Who gets your superannuation?

Chances are you have many years to enjoy your super savings but you need to consider what happens if you die before much of your super remains unspent. That’s why it’s important to formally nominate the people you want to receive your super death benefit.

This is particularly the case if you have kids from an earlier marriage or a blended family with a new partner.

What is a super death benefit nomination?

A binding super death benefit nomination is simply a formal, written instruction to your super fund trustee telling them who you would like to get your remaining super (including proceeds of life insurance paid into super) and/or your income stream (pension) if you die. It can either be binding — giving them no choice but to follow your wishes — or non-binding — leaving your trustee with the final say.

You can’t leave your super to just anybody. There are strict rules about who you can name as beneficiaries. The first option is to choose one or more dependants which can include:

  • your spouse or de facto, including a same-sex de facto
  • your kids, either from your current relationship or a previous relationship
  • people who depend on you financially; or
  • people with whom you have an “interdependency relationship”, such as someone who lives with you and gives you financial and domestic help, even if they’re not related

The other option is to nominate your legal personal representative — the person who will take care of your estate. In that case, your super will be paid out according to your will. However, your nomination will be invalid if you choose someone who doesn’t fit the legal definition of a super death dependant and trustee discretion will apply.

If you choose to pay your super death benefits as an income stream (pension) then other restrictions apply. For example, a death benefit paid as an income stream to a child can only be paid until age 25 when any remaining capital must be paid out as a tax-free lump sum. However, it can continue if the child is disabled.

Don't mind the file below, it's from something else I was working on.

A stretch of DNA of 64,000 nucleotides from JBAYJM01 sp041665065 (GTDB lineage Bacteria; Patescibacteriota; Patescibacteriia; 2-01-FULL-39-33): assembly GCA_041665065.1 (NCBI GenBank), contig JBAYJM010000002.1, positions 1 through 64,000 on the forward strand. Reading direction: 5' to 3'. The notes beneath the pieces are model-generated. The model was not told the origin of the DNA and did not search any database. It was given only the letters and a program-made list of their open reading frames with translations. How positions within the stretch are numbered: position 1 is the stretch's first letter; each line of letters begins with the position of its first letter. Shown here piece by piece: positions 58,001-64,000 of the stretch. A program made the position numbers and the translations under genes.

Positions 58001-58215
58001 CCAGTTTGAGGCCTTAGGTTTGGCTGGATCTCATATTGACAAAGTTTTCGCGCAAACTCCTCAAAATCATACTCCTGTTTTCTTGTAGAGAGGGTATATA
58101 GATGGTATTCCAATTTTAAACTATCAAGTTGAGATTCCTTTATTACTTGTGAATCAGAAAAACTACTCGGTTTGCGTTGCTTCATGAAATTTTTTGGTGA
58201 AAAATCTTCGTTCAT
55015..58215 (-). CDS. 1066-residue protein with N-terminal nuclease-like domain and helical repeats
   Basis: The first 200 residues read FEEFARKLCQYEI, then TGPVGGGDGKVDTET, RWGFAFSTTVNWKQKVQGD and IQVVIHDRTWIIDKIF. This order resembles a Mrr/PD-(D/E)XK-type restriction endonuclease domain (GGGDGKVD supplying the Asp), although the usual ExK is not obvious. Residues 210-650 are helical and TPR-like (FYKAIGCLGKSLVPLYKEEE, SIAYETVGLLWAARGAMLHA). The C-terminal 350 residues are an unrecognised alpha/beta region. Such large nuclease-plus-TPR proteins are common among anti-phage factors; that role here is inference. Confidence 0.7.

Why is it important?

For most retirees, super is our biggest asset outside the family home. You should consider who will receive your super regardless of whether it is held in accumulation phase or is being drawn down as a pension.

Which option is right for me?

The best option for you depends on your personal circumstances. Here’s an overview of the choices:

Option 1: Non-binding nomination

A non-binding nomination is a guide for your super trustee when deciding who will get your super benefits. This will work in straightforward family situations for example, leaving a death benefit to your spouse. However, the trustee has the final say, especially if you nominate someone who isn’t legally a dependant.

Option 2: Binding nomination

A binding nomination gives your super trustee no choice but to follow your instructions, unless they are invalid.

Pros

Cons

  • More control over how your super is divided — especially in a complex family situation
  • Could give your beneficiaries a choice about whether to receive a lump sum or a pension
  • Can be updated at any time
  • May be able to nominate whether the beneficiary receives a lump sum or pension
  • Less flexibility if something changes, you fail to update your nomination and it becomes invalid. Generally, trustee discretion applies if the nomination is invalid.

Option 3: Reversionary nomination for an account-based pension

This option is only available once you retire and decide to take your super as an income stream, such as an account-based pension. You nominate a reversionary beneficiary when you start your pension, that is, the person you’d like to continue receiving your pension if you die.

Pros

Cons
  • A simple and stress-free option for retirees who would like their pensions to be paid to a surviving partner or family member
  • You may be able to choose only one beneficiary (depending on your pension provider)
  • Generally it cannot be changed unless a new pension is started
  • If your nomination is invalid at time of death, trustee discretion will usually apply

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How do I take control?

Step 1: Find out where you stand

Check your most recent super statement or contact your adviser to check whether you have a death benefit nomination in force.

Step 2: Decide

If you don’t have one, or if you’d like to change it, then consider the options. A financial adviser can help you if you’re unsure which choice suits you best.